ORANGE COUNTY, Fla. — Think back to April 5.
That’s the day every Florida resident age 16 and up was eligible to get a vaccine.
Appointments were snatched up, and lines looped around.
That week, 1,485,438 shots went into arms. Last week, about 1,111,000 people got a shot.
That’s a 25% decrease, and officials took notice.
“We may be experiencing now a slowdown in the pace or rate of vaccinations,” Orange County Mayor Jerry Demings said.
Officials have seen it in the numbers, but also in the appointment bookings: Demings said they have roughly 11,000 appointments left.
“We’ve got plenty of appointments available this week at our Orange County Convention Center vaccination site,” he said.
Orange County Mayor Jerry Demings admits it’s hard to figure out why this is happening.
“I’m not sure what has caused the apparent slowdown,” he said. “We just have to get the demand up.”
Right now, 38% of Floridians have received at least one shot, and 24% are fully vaccinated. To stop the spread of COVID-19, the state needs about up 80% of its more than a million residents to have immunity.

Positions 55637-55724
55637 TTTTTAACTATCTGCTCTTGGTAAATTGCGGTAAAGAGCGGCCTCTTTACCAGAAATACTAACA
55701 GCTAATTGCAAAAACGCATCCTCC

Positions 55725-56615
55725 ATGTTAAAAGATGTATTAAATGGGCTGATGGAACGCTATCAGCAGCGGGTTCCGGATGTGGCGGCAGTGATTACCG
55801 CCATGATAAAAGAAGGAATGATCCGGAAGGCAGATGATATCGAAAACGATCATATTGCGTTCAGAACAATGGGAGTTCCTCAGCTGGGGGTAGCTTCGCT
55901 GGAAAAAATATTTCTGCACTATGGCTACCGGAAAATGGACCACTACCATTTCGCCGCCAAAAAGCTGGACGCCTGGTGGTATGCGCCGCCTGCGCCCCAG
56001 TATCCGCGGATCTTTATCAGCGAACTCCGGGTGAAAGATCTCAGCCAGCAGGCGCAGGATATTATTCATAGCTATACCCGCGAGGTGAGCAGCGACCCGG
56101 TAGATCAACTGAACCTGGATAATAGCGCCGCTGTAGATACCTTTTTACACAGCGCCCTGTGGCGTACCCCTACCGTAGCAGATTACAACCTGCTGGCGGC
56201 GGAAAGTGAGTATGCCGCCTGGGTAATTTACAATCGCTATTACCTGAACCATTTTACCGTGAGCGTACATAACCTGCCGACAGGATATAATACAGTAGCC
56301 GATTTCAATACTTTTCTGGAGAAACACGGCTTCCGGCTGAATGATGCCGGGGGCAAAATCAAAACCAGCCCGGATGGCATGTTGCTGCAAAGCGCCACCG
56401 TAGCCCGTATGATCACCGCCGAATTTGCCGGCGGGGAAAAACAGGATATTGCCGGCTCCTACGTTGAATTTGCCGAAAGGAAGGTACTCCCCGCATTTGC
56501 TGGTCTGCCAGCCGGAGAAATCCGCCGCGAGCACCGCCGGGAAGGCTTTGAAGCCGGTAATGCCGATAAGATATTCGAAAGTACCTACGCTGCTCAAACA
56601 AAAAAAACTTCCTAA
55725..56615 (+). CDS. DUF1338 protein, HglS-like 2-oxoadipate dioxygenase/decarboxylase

“One of the strategies that we are using is to try to make it more convenient for our residents to get vaccinated, and that’s why we’re using the mobile sites,” Demings said.
Officials are going right into neighborhoods and communities offering the vaccine, hoping it helps get shots in arms.
With the vaccine being available to all adults in Florida for more than two weeks, officials think they are starting to run into the wait-and-see group: Those wanting the shot but still not ready to get it.
“Our goal is simple: We want to advocate for people to get the vaccine,” Demings said.
More vaccines are expected to be available this week than last.
In Orange County, 30% of the population has been fully vaccinated. Demings said he would like that to get to 50% before he eases the mask mandate.
Cox Media Group